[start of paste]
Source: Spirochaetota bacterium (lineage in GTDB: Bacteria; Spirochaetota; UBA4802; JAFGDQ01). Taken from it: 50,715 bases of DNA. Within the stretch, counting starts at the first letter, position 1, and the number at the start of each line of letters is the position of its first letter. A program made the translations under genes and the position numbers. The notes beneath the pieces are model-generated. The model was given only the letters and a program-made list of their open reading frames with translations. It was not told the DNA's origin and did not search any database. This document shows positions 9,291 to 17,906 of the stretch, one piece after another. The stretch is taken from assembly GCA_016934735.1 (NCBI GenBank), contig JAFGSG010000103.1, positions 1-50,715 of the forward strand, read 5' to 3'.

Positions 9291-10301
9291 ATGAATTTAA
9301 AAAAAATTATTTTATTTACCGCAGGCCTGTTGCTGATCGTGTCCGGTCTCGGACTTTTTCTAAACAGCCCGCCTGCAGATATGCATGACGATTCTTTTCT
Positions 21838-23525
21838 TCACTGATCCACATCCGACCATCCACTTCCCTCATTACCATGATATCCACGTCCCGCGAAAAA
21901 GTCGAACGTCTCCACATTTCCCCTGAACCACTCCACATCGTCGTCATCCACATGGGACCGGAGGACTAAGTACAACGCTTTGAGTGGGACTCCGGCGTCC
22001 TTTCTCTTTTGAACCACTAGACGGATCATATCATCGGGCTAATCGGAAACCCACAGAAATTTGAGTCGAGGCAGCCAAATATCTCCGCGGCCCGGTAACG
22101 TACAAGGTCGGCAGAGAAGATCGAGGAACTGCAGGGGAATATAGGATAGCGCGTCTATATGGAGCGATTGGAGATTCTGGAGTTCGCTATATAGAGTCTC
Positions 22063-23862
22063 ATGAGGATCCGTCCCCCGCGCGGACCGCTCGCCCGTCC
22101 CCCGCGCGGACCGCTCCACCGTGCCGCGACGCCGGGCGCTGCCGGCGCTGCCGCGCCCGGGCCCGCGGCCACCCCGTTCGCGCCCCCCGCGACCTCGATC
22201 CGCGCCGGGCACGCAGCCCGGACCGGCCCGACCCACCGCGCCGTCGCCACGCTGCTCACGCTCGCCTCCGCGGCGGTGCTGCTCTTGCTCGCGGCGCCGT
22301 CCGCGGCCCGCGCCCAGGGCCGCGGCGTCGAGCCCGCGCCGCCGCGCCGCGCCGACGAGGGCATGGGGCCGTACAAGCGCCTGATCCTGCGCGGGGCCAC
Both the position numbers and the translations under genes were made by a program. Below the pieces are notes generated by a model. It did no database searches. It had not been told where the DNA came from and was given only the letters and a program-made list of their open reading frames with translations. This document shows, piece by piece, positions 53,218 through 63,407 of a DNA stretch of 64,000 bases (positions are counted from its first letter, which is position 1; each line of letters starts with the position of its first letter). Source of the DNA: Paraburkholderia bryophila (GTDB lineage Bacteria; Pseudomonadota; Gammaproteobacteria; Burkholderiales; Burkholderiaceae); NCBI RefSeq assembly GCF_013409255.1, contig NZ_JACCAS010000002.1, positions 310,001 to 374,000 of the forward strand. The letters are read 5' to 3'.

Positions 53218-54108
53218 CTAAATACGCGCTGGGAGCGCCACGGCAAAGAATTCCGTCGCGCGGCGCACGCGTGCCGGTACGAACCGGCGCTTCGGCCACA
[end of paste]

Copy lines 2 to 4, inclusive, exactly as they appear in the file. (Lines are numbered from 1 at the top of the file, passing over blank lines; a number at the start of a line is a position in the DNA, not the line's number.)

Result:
Positions 9291-10301
9291 ATGAATTTAA
9301 AAAAAATTATTTTATTTACCGCAGGCCTGTTGCTGATCGTGTCCGGTCTCGGACTTTTTCTAAACAGCCCGCCTGCAGATATGCATGACGATTCTTTTCT